What mammal makes a mysterious sound that scientists can’t figure out, can jump straight up to a height eight times their body length, and loves us when we love them?
Felis catus, the mostly tame, sometimes feral, house cat!
Cats domesticated us humans around 7500 BCE, once we began growing grain – and we needed someone to control the annoying mice that ate it. Cats found this to be a pretty good deal and the feeling was mutual. The relationship worked so well that felis catus became one of the top ten most populous mammals on Earth – approximately 700 million today. By the way, if you want to sound cool when there’s a group of them around, you may refer to the numerous felines as a clowder or glaring of cats (as in, “Look, everyone – there’s a clowder of cats!”).
Not all is rosy in mondo catus, sadly. They are so adaptable, brought to all continents except Antarctica (mostly by humans in boats), that cats are among the most invasive of species. They sometimes wind up in places free of natural predators, and their proliferation is fed by eating billions of birds, mammals, and reptiles, even causing an occasional extinction. (Then again, who are we homo sapiens to pass judgment on other “invasive” species?)
Yet, undeterred by dark sides, people around the world are crazy about their cats. We will go to great lengths to make them happy. See, for example, this Kickstarter Shru Cat Companion crowdfunding campaign: https://www.kickstarter.com/projects/1046165765/egg-the-intelligent-cat-companion?ref=home_popular (scroll down one screen, watch the video and try to contain your excitement).
The cat-toy inventor asked for a $15,000 investment, but cat lovers showed their love by sending Shru $170,779 for an exotic cat toy that does . . . well, I’ll let you figure that one out. In the meanwhile thousands of non-profits run crowdfunders to conduct activities like feeding children, turning deserts green again, rescuing women from traffickers, among many other urgent things – and their average take is only $9,237. Such oddly-placed power of cat fervor is depressingly impressive (n.b. – it’s not the cats’ fault).
But I digress.
Cats are indeed remarkable animals. They can jump to heights over eight times their own body length (that would be almost five stories high for a six-foot human), always land on their feet, and display properties of both solids and liquids. That’s right, given a definition of a liquid as a substance that conforms to the shape of a container, cats fill that bill to a T (or a Q or a Z).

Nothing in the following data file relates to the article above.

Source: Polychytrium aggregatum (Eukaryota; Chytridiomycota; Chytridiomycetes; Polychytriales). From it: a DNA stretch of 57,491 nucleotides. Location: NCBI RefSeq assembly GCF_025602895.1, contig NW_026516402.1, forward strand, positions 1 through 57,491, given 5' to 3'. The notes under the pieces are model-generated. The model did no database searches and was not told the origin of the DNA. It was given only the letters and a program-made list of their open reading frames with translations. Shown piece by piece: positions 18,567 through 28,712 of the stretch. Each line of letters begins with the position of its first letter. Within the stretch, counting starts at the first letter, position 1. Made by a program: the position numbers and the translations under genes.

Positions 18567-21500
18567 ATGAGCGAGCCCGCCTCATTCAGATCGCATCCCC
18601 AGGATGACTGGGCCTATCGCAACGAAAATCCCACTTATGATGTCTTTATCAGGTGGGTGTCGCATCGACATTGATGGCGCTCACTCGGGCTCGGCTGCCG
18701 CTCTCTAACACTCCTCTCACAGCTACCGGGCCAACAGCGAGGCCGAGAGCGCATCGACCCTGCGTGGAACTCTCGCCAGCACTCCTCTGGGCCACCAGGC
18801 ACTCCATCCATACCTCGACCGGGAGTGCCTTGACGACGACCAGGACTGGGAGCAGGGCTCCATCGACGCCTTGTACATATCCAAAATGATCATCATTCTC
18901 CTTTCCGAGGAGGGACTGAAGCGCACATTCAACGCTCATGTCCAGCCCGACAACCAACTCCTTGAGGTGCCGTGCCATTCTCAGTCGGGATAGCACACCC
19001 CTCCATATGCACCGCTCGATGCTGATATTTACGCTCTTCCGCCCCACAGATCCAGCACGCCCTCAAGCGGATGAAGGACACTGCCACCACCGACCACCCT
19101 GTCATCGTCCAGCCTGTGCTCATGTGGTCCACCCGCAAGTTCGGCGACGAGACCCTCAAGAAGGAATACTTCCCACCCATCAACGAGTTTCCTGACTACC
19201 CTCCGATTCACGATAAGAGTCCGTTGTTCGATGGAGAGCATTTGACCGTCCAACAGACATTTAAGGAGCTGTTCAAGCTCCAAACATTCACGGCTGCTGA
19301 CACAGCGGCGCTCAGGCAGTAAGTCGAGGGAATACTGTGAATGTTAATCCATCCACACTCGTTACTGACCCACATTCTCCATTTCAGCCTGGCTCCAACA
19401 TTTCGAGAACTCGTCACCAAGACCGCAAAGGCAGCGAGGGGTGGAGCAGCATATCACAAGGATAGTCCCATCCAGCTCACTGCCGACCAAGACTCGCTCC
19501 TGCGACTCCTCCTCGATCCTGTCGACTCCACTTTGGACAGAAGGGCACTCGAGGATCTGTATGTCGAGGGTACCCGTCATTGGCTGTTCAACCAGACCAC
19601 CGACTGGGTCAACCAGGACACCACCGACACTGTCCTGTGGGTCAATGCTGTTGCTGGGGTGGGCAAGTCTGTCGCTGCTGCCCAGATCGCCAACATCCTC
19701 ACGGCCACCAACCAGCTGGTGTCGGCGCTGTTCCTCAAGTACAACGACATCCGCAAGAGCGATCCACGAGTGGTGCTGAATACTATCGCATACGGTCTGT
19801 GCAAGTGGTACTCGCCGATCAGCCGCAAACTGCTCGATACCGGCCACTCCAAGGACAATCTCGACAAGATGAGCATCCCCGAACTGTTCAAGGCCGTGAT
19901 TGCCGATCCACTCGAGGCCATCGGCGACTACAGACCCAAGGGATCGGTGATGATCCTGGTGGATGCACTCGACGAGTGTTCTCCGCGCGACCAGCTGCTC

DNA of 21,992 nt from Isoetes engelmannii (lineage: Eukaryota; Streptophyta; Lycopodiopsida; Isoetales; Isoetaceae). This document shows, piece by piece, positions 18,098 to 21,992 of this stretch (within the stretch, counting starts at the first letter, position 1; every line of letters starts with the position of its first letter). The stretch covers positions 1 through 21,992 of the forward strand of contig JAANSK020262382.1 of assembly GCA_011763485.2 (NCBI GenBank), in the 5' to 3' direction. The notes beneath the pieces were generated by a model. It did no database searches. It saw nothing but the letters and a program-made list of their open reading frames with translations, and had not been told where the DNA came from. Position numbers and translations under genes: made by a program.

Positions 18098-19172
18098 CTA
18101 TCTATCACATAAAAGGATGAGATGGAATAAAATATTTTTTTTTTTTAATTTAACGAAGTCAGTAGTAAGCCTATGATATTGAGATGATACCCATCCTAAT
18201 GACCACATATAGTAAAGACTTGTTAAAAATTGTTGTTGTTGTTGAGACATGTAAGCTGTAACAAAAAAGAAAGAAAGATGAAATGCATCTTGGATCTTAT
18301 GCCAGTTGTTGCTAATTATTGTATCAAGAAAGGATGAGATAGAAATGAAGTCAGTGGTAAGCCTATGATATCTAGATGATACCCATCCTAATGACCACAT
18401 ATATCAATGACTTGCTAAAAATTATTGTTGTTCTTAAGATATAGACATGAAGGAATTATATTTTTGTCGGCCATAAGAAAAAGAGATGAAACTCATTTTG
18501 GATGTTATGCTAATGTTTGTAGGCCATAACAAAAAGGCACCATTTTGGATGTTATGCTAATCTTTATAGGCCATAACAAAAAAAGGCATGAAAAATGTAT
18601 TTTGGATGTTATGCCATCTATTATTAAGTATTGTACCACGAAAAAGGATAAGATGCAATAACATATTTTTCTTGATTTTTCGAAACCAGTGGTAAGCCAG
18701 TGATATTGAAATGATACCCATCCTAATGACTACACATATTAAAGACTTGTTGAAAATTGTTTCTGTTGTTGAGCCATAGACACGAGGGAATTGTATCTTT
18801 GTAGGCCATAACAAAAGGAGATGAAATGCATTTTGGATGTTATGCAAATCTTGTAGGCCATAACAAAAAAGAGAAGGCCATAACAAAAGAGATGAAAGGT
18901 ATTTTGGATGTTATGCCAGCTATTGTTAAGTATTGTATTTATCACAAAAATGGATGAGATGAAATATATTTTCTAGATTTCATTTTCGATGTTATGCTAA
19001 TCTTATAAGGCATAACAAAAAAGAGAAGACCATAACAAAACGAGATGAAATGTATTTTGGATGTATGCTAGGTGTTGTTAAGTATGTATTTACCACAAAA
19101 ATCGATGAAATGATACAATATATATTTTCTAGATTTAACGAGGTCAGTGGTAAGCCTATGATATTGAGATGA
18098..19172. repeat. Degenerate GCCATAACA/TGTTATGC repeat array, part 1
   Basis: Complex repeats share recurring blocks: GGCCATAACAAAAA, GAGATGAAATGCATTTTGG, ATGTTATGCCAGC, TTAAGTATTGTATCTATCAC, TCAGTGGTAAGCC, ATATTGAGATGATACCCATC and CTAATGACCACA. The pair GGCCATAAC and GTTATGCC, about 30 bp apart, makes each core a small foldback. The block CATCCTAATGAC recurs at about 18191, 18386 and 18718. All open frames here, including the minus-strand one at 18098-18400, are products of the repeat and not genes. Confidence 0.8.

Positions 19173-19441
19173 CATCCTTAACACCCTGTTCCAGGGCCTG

Cats have more vertebrae than most mammals, and their intervertebral discs are elastic and springy. So cats can contort into an amazing variety of liquid-esque positions. And even more importantly, those spinal discs alternately expand and compress as the animal runs, which conserves energy and provides extra propulsion for speeds of up to 30 miles per hour.
Although cat behavioral and psychological scientists are a few years behind their canine counterparts, it is lately becoming scientifically apparent how intelligent and emotionally responsive cats are (of course, cat owners have known this forever). They just show it differently from their canine counterparts:
Yes! Cats do love their humans, even if sometimes they have a funny way of showing it. In fact, they form strong attachments to their owners and display their emotions very similar to humans.
Just like people, cats can show their love through understanding and concern for others. In some instances, they have been known to risk their lives for their owners, protecting them from dangers like poisonous snakes or other hazards. Cats can also detect when their owner is upset and will often console them or, in some cases, even lick away their tears! Some cases exist where an owner left or passed away, and the cat exhibited signs of distress like sitting and meowing at the owner’s bedroom door, going into hiding, even refusing to eat. But perhaps some of the most incredible evidence that cats do get attached to their owners is in the cases where cats have traveled hundreds upon hundreds of miles to places they’ve never been in order to find their person.
How they find their distant people, nobody knows. You may enjoy some more long-distance cat-travel stories at https://www.pets4homes.co.uk/pet-advice/10-amazing-cats-that-travelled-vast-distances-to-be-with-their-owners.html.
Finally, there’s purring, a sound that science still can’t quite figure out. It turns out that cats purr for all kinds of reasons other than that they’re happy to be on our laps. This video tells the story:
Intriguing cat facts and tales could go on forever, but for now let’s travel onward together on the road to purr-fect purr-ful bliss,
By Adam Sacks
P.S. If you have access to Netflix, there’s a fascinating video entitled “Inside the Mind of a Cat.” You can train cats to do all kinds of amazing tricks when you know how. Note that they’re training you as much as you’re training them!